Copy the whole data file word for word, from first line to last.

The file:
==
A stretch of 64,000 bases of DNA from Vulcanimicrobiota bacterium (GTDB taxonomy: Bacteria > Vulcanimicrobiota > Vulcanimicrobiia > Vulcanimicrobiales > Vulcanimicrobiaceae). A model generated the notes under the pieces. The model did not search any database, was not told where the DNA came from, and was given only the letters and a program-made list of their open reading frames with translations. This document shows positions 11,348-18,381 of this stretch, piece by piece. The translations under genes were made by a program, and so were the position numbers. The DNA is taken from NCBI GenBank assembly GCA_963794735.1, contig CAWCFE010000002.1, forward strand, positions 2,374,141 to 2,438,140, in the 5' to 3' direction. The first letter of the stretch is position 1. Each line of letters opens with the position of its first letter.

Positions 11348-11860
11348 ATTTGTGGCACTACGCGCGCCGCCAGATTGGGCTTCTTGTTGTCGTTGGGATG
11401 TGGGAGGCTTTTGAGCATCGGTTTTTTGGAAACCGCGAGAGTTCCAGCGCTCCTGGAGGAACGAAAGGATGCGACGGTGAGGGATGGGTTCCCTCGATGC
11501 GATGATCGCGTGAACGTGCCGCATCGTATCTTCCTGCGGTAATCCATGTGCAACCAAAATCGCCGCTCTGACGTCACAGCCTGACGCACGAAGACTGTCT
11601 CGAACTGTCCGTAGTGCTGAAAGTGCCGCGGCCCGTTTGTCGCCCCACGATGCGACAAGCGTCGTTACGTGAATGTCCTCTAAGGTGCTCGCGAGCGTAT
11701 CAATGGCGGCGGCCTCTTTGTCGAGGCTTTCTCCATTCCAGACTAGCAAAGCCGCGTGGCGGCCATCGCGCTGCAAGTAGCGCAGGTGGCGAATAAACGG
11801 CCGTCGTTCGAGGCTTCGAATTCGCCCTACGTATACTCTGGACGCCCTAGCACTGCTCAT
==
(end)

A stretch of 64,000 bases of DNA from Vulcanimicrobiota bacterium (GTDB taxonomy: Bacteria > Vulcanimicrobiota > Vulcanimicrobiia > Vulcanimicrobiales > Vulcanimicrobiaceae). A model generated the notes under the pieces. The model did not search any database, was not told where the DNA came from, and was given only the letters and a program-made list of their open reading frames with translations. This document shows positions 11,348-18,381 of this stretch, piece by piece. The translations under genes were made by a program, and so were the position numbers. The DNA is taken from NCBI GenBank assembly GCA_963794735.1, contig CAWCFE010000002.1, forward strand, positions 2,374,141 to 2,438,140, in the 5' to 3' direction. The first letter of the stretch is position 1. Each line of letters opens with the position of its first letter.

Positions 11348-11860
11348 ATTTGTGGCACTACGCGCGCCGCCAGATTGGGCTTCTTGTTGTCGTTGGGATG
11401 TGGGAGGCTTTTGAGCATCGGTTTTTTGGAAACCGCGAGAGTTCCAGCGCTCCTGGAGGAACGAAAGGATGCGACGGTGAGGGATGGGTTCCCTCGATGC
11501 GATGATCGCGTGAACGTGCCGCATCGTATCTTCCTGCGGTAATCCATGTGCAACCAAAATCGCCGCTCTGACGTCACAGCCTGACGCACGAAGACTGTCT
11601 CGAACTGTCCGTAGTGCTGAAAGTGCCGCGGCCCGTTTGTCGCCCCACGATGCGACAAGCGTCGTTACGTGAATGTCCTCTAAGGTGCTCGCGAGCGTAT
11701 CAATGGCGGCGGCCTCTTTGTCGAGGCTTTCTCCATTCCAGACTAGCAAAGCCGCGTGGCGGCCATCGCGCTGCAAGTAGCGCAGGTGGCGAATAAACGG
11801 CCGTCGTTCGAGGCTTCGAATTCGCCCTACGTATACTCTGGACGCCCTAGCACTGCTCAT